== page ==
Essentially the best of Lemmon can be seen in the films he made with these three directors. But it was his next movie Wilder’s The Apartment, which made him an icon. Playing opposite Shirley MacLaine, he won his second Golden Globe in two years as Best Actor in a Motion Picture-Comedy. The film became an instant hit and remains perhaps his most popular title. It won both the Golden Globe and Oscar as best picture and international recognition; in fact, in the 2002 Sight and Sound poll of critics and directors, it was voted the 14th greatest film of all time.
His follow up films were less auspicious.
There were two Quine directed movies The Wackiest Ship in the Navy and The Notorious Landlady, this one with Quine’s then paramour Kim Novak, but neither measured up. Then, exercising his option to make outside films, this one for Warner Bros., and again working with Blake Edwards, he chose to do a drama Days of Wine and Roses, for which he was rewarded with a Golden Globe nomination.
He followed that with his biggest box office hit, Irma La Douce, a West End and Broadway musical success, which director Wilder stripped of its musical trappings and turned into a farce, and which the public loved. Once again Jack was nominated for a Globe, and again the next year for Under the Yum Yum Tree, working this time with director David Swift, a collaboration that proved so successful they followed it with another comedy, Good Neighbor Sam. Collaborating again with Quine he made the delightful How to Murder Your Wife, which introduced to American audiences the inimitable English comic Terry Thomas. Blake Edwards was the impetus for the hugely expensive The Great Race which reunited him with his Some Like it Hot costar Tony Curtis but which ended up decidedly less than the sum of its promising parts.
To the rescue came Billy Wilder’s black comedy The Fortune Cookiewhich made Walter Matthau a star and which was the beginning of a long professional and personal friendship for the two of them. Their follow-up film, The Odd Couple, began his long association with America’s all-time most successful playwright, Neil Simon, and it’s hands down their biggest commercial success. Again Jack was nominated for a Golden Globe as Best Actor in a Motion Picture-Comedy.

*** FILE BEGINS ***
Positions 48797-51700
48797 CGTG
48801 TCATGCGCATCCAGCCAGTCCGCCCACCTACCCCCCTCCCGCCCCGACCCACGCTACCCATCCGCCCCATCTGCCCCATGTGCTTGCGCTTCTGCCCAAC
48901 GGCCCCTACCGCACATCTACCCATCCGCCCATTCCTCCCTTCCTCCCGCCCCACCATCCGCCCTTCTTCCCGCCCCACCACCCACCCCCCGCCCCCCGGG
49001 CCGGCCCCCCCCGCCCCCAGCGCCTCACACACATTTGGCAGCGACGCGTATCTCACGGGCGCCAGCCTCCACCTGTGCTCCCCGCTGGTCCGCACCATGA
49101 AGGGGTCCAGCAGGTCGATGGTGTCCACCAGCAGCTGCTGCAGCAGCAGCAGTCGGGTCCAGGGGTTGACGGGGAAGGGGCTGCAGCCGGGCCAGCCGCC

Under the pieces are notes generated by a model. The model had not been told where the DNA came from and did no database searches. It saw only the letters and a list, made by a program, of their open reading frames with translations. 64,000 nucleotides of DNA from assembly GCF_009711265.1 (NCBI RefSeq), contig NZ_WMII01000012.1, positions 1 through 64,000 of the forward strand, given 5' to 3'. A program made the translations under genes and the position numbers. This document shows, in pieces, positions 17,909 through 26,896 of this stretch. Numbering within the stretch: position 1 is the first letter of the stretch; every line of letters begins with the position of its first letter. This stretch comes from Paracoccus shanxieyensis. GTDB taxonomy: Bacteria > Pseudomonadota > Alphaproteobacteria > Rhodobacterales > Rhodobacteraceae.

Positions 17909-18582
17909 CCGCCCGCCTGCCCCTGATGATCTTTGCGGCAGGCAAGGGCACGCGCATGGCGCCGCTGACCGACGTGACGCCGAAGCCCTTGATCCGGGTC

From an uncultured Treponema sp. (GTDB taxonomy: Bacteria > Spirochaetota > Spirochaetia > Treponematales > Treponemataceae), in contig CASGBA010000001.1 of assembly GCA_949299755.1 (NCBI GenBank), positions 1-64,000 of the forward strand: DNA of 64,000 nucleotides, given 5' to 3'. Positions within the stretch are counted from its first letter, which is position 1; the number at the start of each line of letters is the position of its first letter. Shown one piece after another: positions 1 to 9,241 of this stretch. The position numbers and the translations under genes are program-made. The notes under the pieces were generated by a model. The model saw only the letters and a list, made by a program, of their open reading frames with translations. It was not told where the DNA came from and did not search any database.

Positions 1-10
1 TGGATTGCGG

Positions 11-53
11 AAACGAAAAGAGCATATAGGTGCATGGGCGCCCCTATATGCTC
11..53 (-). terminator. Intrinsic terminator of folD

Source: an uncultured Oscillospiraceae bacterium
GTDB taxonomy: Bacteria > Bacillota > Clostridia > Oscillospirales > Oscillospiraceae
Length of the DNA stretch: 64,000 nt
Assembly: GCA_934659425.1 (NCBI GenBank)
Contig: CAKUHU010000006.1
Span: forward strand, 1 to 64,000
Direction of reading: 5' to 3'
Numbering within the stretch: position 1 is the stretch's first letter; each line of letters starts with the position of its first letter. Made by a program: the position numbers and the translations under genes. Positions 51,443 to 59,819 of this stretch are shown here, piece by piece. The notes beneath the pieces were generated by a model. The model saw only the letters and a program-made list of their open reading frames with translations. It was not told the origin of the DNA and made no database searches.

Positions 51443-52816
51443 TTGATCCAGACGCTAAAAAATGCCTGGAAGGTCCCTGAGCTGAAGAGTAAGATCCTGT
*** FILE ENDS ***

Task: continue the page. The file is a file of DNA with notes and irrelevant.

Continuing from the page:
He tried directing a movie, the respectable Kotch, for which Matthau was nominated for both an Oscar and a Golden Globe, before making The April Fools with Catherine Deneuve and The Out of Towners with Sandy Dennis. The War Between Men and Women was a misfire, but the delightful Avanti! which didn’t get much love except from the Hollywood Foreign Press gave Jack his third Golden Globe as best actor in a comedy. Again Billy Wilder was his director.
The uncompromisingly dramatic Save the Tiger earned him his Oscar as Best Actor in a Leading Role, some 18 years after his Mister Roberts win. After that, he did Wilder’s critically-panned remake of The Front Page with Matthau and Neil Simon’s Prisoner of Second Avenue, neither successfully.
But there was still gas in the tank, and in short order, he made two of his best movies The China Syndrome and Missing, both Golden Globe Best Motion Picture-Drama nominees for which he was nominated for both as best actor in a drama. All told Jack received 22 nominations winning four times, easily the most nominated male actor of all time.
After that, there were consistently fine performances (Glengarry Glen Ross) and a run of successful comedies with Matthau (Grumpy Old Men) but Lemmon knew his heyday was over, and he accepted it gracefully.
He won his last Golden Globe in 2000 as Best Actor in a TV film Inherit the Wind and died unexpectedly a year later, after completing an uncredited narration for Robert Redford’s Legend of Bagger Vance. He received his Cecil B. deMille award in 1991 presented to him by his devoted friend Walter Matthau.
A fitting tribute to an amazing acting career.